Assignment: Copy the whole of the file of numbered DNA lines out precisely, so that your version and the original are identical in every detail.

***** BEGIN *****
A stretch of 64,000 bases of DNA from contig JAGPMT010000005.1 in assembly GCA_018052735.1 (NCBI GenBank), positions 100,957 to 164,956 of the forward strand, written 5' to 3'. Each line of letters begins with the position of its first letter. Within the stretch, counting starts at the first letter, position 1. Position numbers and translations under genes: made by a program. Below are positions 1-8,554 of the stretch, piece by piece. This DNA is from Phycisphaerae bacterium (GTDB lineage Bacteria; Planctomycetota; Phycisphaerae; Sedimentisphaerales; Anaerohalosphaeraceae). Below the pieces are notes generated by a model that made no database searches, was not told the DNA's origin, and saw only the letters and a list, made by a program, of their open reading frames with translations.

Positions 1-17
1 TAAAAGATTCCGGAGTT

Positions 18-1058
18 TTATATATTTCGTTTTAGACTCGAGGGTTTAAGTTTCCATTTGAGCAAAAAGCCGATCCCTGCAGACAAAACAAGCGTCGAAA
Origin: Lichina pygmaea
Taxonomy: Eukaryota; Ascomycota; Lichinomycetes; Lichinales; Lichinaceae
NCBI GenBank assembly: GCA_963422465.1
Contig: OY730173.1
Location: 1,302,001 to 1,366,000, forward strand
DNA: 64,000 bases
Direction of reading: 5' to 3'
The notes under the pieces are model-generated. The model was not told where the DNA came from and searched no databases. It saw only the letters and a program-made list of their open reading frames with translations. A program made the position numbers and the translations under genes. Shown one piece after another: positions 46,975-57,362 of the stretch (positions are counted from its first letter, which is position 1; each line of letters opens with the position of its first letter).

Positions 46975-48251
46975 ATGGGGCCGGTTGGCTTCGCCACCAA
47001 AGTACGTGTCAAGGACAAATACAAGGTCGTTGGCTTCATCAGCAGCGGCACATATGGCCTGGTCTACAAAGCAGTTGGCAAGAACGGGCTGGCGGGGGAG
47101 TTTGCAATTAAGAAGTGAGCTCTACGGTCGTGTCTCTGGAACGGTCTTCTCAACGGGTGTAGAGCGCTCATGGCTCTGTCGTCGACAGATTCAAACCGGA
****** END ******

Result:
A stretch of 64,000 bases of DNA from contig JAGPMT010000005.1 in assembly GCA_018052735.1 (NCBI GenBank), positions 100,957 to 164,956 of the forward strand, written 5' to 3'. Each line of letters begins with the position of its first letter. Within the stretch, counting starts at the first letter, position 1. Position numbers and translations under genes: made by a program. Below are positions 1-8,554 of the stretch, piece by piece. This DNA is from Phycisphaerae bacterium (GTDB lineage Bacteria; Planctomycetota; Phycisphaerae; Sedimentisphaerales; Anaerohalosphaeraceae). Below the pieces are notes generated by a model that made no database searches, was not told the DNA's origin, and saw only the letters and a list, made by a program, of their open reading frames with translations.

Positions 1-17
1 TAAAAGATTCCGGAGTT

Positions 18-1058
18 TTATATATTTCGTTTTAGACTCGAGGGTTTAAGTTTCCATTTGAGCAAAAAGCCGATCCCTGCAGACAAAACAAGCGTCGAAA
Origin: Lichina pygmaea
Taxonomy: Eukaryota; Ascomycota; Lichinomycetes; Lichinales; Lichinaceae
NCBI GenBank assembly: GCA_963422465.1
Contig: OY730173.1
Location: 1,302,001 to 1,366,000, forward strand
DNA: 64,000 bases
Direction of reading: 5' to 3'
The notes under the pieces are model-generated. The model was not told where the DNA came from and searched no databases. It saw only the letters and a program-made list of their open reading frames with translations. A program made the position numbers and the translations under genes. Shown one piece after another: positions 46,975-57,362 of the stretch (positions are counted from its first letter, which is position 1; each line of letters opens with the position of its first letter).

Positions 46975-48251
46975 ATGGGGCCGGTTGGCTTCGCCACCAA
47001 AGTACGTGTCAAGGACAAATACAAGGTCGTTGGCTTCATCAGCAGCGGCACATATGGCCTGGTCTACAAAGCAGTTGGCAAGAACGGGCTGGCGGGGGAG
47101 TTTGCAATTAAGAAGTGAGCTCTACGGTCGTGTCTCTGGAACGGTCTTCTCAACGGGTGTAGAGCGCTCATGGCTCTGTCGTCGACAGATTCAAACCGGA